Network Slicing

We’re only halfway through 2019, and it’s already shaping up to be a promising year for 5G. Verizon, AT&T and Sprint have launched 5G networks in select areas in the US; Swisscom is offering commercial 5G services in major towns and cities in Switzerland; EE switched on 5G in a number of city districts last month; and South Korea’s SK Telecom, KT, and LG Uplus all announced their first 5G subscribers in April.

However, getting subscribers’ buy-in for 5G is just one part of the puzzle. While live-streaming and AR gaming via your smartphone are impressive, it’ll be the huge range of IoT and IoT use cases which will really drive the commercial development of 5G. Different vertical sectors and different use cases will require different types of connectivity, and operators will be contractually obliged to ensure that they deliver on these demands. Customers (and their end-users) will expect operators to effectively support massive machine type communications (mMTC), enhanced mobile broadband (eMBB), and ultra-reliable low latency communications (URLLC).

The only way that operators will be able to deliver on service-level agreements, ensure that networks will be optimized for 5G, and guarantee the massively diverse IoT ecosystem runs effectively, is via network slicing.

What is network slicing?

Network slicing is an independent end-to-end network that runs on a shared, virtual infrastructure, and can serve the demands and functions of multiple (specific) 5G use cases or communication types. Think of it like a police escort creating a clear path through congested traffic.  The path is clear and tailored to the specific need of the police escort – i.e. to traverse a busy junction rapidly, reliably and seamlessly, with other vehicles prioritising the escort over their own movements.

Why test network slicing now?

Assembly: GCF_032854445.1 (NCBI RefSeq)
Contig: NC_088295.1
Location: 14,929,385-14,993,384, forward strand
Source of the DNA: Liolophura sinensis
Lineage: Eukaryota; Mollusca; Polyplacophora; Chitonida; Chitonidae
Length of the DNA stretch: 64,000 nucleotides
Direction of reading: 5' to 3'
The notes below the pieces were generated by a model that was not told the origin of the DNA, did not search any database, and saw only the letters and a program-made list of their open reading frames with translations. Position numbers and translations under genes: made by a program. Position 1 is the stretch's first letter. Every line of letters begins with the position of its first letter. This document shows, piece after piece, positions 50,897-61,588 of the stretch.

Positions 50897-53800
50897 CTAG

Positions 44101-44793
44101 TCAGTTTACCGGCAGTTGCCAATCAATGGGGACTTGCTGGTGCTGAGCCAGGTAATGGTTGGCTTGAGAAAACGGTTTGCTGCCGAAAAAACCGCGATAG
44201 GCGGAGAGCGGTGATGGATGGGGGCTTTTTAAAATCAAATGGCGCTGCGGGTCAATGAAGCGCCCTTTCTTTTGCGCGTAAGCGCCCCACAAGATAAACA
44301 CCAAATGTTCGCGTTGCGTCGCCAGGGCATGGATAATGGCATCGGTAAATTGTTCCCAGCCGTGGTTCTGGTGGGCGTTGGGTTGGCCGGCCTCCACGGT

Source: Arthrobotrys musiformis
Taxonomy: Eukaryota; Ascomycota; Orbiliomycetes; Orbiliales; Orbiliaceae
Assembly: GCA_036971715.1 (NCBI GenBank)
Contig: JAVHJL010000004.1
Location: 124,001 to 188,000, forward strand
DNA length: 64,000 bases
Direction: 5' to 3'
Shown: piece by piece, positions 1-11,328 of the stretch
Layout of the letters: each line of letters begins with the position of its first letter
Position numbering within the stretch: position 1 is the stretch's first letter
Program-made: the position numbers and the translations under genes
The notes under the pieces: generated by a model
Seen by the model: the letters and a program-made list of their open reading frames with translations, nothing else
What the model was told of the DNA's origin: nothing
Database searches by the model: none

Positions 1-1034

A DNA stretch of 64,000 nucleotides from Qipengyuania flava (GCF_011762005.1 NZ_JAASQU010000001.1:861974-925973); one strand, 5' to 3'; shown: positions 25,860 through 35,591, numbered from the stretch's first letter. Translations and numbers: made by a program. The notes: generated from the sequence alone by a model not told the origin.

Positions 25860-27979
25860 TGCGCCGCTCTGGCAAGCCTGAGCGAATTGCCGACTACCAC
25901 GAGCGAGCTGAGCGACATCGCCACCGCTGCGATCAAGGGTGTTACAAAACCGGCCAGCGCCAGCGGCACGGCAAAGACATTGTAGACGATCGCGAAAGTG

5G deployments are still few and far between, so operators should use this current period to test and assure the architectures and approaches which will be so vital to its success across different vertical markets and customer segments. When testing network slicing, operators must consider:

  • Does each network slice select the correct network nodes (AMF, access and mobility management function; SMF, session management function; and UPF, user plane function, are all new with 5G networks)?
  • Does the function of the network slice work correctly?
  • Can the network support the volume and variety of systems and devices which characterise 5G networks?

Testing a 5G network loaded with multiple types of data traffic in a real-world scenario is near impossible. Imagine trying to test a URLLC use case like connected cars, for instance, which will involve a network slice supporting thousands of vehicles and ensuring their safe, regulation-complying movement within smart city environments.

How can operators test network slicing effectively?

For operators to prepare themselves for the 5G use cases of the future they must test network slicing in a virtual, lab environment. VIAVI Solutions has developed end-to-end, RANtoCore test and validation solutions capable of emulating the 5G core network as a whole, individual nodes such as the UPF, SMF, AMF as well as multiple other functions.

Combining TeraVM and TM500 provides operators with a solution to the network slicing challenge, which is unique in the T&M industry, enabling service providers to ready their networks for 5G, get ahead of the competition, and future-proof their business.

To find out more about the importance of testing network slicing, learn how VIAVI is supporting major operators globally, and discover the benefits of partnering with us, head to our dedicated whitepaper.  Download the Whitepaper

Additional resources: 5G Testing and 5G Deployment.

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